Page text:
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A box of white cake mix needs three egg whites. If substituting whole eggs for egg whites, how many whole eggs would I use?

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Is there a specific reason why you cannot omit the yolks? – Mien Jun 22 '13 at 9:02

4 Answers 4

If you truly desire a white cake, you don't want to make this substitution.

The reason the white cake mix directs you to add egg whites only is to to avoid the yellow color from the yolks, which will tint your cake yellowish.

Cake mixes are highly engineered wonders, and are very tolerant of almost everything a home cook can do to go wrong within reason. Still, substituting in the yolks increases the amount of fat—and more importantly, the emulsifier lecithin, and so will change the texture of the outcome. This will probably not be bad, but still will not be the optimal result from your mix.

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Ideally you have the weight of egg whites that you require; however I found that a normal sized egg has whites weighing approximately 1.2 ounces.

A whole egg is usually around 2 ounces, erring on the side of less.

Therefore, I would say you may get away with using 2 whole eggs. To be more meticulous, I recommend scaling out 3.6 ounces of whole eggs. You can beat the eggs together and then scale them.

There's also the concern that you won't get the same results by using whole eggs instead of pure egg whites; but considering that boxed cake mix is so robust, I would consider these effects negligible.

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Thanks for the help. I thought also about trying two whole eggs as you suggested. – Anne Jun 22 '13 at 4:11

The Pillsbury White Cake Mix calls for either 3 whole eggs OR 4 egg whites. Depending on which way you go, the amount of water called for is different - for 4 egg whites you use 1 cup of water, and for 3 whole eggs you use 1 1/4 cups of water. The 1/3 cup of oil is the same for both.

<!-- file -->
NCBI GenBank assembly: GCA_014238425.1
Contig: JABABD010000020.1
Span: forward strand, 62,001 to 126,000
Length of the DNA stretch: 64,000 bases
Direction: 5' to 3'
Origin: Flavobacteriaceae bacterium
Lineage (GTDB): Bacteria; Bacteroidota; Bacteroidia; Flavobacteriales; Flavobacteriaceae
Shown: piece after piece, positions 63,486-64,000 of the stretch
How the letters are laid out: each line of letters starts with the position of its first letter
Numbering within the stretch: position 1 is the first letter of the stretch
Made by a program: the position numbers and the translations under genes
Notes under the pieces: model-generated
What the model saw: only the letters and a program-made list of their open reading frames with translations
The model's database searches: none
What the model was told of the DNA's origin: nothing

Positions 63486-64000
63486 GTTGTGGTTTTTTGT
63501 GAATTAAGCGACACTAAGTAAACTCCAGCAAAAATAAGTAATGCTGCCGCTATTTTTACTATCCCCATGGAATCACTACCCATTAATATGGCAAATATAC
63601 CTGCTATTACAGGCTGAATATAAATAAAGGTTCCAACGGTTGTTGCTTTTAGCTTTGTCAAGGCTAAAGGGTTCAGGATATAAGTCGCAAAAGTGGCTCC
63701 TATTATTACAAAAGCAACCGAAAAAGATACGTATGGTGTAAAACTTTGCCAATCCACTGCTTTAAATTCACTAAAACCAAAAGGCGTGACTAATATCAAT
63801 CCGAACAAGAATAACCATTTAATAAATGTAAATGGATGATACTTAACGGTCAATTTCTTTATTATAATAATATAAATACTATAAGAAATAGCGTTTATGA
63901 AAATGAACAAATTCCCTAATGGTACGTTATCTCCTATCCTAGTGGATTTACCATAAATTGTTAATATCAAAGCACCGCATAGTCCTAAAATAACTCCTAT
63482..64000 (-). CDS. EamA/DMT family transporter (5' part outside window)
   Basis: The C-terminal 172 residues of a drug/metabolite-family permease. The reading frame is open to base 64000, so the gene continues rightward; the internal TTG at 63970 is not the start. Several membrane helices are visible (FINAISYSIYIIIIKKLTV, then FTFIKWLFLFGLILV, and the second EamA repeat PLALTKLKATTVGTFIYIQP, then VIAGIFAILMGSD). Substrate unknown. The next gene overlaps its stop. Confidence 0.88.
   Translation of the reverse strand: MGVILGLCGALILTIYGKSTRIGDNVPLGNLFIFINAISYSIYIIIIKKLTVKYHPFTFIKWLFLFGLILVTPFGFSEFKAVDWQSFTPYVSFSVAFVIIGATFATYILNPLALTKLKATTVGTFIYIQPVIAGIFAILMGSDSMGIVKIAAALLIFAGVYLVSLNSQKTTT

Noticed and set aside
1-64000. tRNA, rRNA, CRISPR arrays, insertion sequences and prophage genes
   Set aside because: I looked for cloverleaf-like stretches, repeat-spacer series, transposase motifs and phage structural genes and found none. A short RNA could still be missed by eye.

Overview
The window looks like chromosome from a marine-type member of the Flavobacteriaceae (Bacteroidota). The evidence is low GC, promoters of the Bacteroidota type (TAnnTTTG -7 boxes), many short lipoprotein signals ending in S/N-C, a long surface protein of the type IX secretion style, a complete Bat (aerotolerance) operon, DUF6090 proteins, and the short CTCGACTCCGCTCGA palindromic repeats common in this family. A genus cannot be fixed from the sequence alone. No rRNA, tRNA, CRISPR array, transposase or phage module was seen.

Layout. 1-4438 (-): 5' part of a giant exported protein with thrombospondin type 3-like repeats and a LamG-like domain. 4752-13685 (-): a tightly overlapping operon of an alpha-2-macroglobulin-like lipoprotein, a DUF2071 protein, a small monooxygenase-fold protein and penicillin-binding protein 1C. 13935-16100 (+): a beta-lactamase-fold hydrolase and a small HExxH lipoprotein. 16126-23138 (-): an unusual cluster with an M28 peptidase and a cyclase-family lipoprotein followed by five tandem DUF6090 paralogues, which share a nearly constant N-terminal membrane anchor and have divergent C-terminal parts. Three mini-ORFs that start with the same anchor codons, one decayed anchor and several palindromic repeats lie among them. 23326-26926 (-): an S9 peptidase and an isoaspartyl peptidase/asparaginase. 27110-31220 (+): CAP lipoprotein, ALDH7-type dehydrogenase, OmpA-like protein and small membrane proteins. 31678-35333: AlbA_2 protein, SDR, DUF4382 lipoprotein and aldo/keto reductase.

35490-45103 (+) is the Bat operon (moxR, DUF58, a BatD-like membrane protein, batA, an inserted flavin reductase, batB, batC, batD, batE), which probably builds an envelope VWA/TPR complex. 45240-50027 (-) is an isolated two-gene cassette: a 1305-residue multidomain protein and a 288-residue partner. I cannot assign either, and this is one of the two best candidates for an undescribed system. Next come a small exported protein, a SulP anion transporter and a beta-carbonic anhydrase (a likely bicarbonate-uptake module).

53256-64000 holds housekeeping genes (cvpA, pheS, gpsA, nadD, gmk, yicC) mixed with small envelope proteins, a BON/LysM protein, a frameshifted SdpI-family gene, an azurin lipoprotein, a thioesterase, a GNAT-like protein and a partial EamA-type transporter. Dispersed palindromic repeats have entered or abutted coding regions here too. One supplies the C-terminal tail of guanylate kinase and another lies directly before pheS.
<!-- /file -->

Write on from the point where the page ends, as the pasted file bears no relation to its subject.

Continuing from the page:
What makes a yellow cake different from a white cake is that you use whole eggs, which gives you a yellow color (from the yolks). If you want a truly white cake, you should use all egg whites, i.e. for a wedding cake.

When I have a lot of wedding cakes to bake, I get the frozen egg whites from my local Bakery Supply. I have a chart on my cupboard which tells me how much egg white to use to equal 1 whole egg, 2 whole eggs, 3 whole eggs, etc.

On the rare occasion that I get an order for a yellow cake, I make a white cake with whole eggs and add a little yellow food color. Clients can't tell the difference, and I'm not going to tell. I find the yellow cake mixes very runny, and don't like to use them.

By the way, Pillsbury Cake Mixes are rated the best by the Culinary Institute of America, as well as Wilton, and they are usually the cheapest.

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You don't tell them you add coloring? My children and I are allergic to red and yellow dye. It's best you tell them. This is great to know though... if I ever do order cake from anyone I will have a signed receipt saying no dyes are present in the mix or added. – Seasons May 6 at 1:30

I came here because I don't actually like the white cake. The texture is a bit different. After reading these great suggestions I found instructions on the box in small print.

Betty Crocker mix says: add the whole egg and don't change anything else. I think I will do that. Thanks for all the suggestions..

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Seasons, welcome to the site! Please note: Stack Exchange works differently than most internet forums - we have a very strict question/answer format here and for a good reason. Please have a look at our help center, especially the page on how to write a good answer. You have a good point with the BC mix - that would make an answer. Have you tried it? Then please edit your answer with the results and it will be a good answer. – Stephie May 6 at 7:13
I think this is marginally an answer, because it provides instructions from Betty Crocker which presumably work. I think the issue is more that it's slightly unclear what you mean (replace each egg white with a whole egg? add a whole egg on top of the egg whites?), though it'd certainly be good to know how you think it works. – Jefromi May 6 at 21:02

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